Self-defeating booking gets no one over. You know who uses that crap now? TNA does. The best example of this came on last week’s Impact, when the Motor City Machine Guns had a face to face promo with London Brawling, the team of Desmond Wolfe and Brutus Magnus. During the segment, their valet, Chelsea, implied that Wolfe had a small penis. This was the team that was supposed to be challenging for the Tag Team Championships at the PPV (they were pulled at the last minute, but that was at the last minute). They had no prior exposure on television except for exceedingly cheesy segments where they went shopping at malls or some other bullcrap. So finally, they get their moment to build heat on TV, and what do Vince Russo and the “brilliant” TNA bookers do? They insult Wolfe’s manhood. Yeah, because THAT’S SMART.

What they’ve done with Bryan is not as bad in terms of severity even if its length is tiresome, but it’s something no company should do. That being said, the Dragon has been succeeding mightily at breaking through that talking point and becoming a major player in the WWE’s future. There’s no question that he has all the tools in and out of the ring to do it. All he needs is a chance to succeed, and you know what? I think he’s going to get it.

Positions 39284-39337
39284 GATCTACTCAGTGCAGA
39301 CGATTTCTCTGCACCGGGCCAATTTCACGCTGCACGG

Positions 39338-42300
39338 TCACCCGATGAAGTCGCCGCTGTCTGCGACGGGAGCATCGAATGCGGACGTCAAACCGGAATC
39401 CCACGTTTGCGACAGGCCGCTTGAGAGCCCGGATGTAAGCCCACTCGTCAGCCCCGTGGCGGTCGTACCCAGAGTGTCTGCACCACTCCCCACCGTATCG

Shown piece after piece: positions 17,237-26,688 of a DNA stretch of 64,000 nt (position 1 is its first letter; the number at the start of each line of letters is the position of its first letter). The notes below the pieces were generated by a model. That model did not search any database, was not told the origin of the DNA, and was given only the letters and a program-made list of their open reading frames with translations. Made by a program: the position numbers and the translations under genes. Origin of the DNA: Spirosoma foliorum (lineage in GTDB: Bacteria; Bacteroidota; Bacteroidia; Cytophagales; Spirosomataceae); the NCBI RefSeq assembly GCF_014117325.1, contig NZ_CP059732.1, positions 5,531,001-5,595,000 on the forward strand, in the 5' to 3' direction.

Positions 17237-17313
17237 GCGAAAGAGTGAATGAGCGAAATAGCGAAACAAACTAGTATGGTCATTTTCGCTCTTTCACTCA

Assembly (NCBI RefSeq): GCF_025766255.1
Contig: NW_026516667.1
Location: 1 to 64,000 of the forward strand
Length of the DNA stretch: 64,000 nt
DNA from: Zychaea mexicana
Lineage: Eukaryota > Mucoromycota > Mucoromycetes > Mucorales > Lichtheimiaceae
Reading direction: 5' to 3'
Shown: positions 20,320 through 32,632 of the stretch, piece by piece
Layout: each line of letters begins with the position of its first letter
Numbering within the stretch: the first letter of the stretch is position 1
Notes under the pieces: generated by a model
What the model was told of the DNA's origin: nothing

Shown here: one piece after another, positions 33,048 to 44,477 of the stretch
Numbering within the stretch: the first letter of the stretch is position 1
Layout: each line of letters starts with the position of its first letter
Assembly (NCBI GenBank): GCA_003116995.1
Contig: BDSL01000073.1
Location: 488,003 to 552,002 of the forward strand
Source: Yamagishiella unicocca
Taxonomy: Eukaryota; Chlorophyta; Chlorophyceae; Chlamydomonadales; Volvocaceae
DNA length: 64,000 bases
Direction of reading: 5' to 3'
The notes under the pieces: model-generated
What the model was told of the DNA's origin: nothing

The WWE has been slowly letting guys they wouldn’t have considered in the past because of size get major accolades in the ring. I mean, there’s no bigger piece of evidence to that than Kaval winning NXT. Yes, he got the respect of his peers and the fans, but there’s no way that those votes would have been validated if the WWE didn’t feel like he was a worthy representative. I’m sure Vince McMahon and his henchmen could have pressed a veto button at any time to have Kaval dumped in favor of someone with a better look. But they didn’t. Now, Kaval has a PPV title shot banked.

And now, Bryan Danielson, Daniel Bryan, the American Dragon has a United States Championship match at Night of Champions, this after coming back at the second biggest PPV of the year in a much-coveted position on Team WWE and immediately eliminating two of Team Nexus in dominating fashion. Folks, Daniel Bryan is here to stay. He has the tools to smack down the talking points, and if he’s given a few more months to build to the top, he will make everyone, even Michael Cole, forget about the lies told about him having no charisma.

Tom Holzerman is a lifelong wrestling fan and connoisseur of all things Chikara Pro, among other feds. When he’s not writing for the Camel Clutch Blog, you can find him on his own blog, The Wrestling Blog.

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Eric G.

Eric is the owner and editor-in-chief of the Camel Clutch Blog. Eric has worked in the pro wrestling industry since 1995 as a ring announcer in ECW and a commentator/host on television, PPV, and home video. Eric also hosted Pro Wrestling Radio on terrestrial radio from 1998-2009. Check out some of Eric's work on his IMDB bio and Wikipedia. Eric has an MBA from Temple University's Fox School of Business.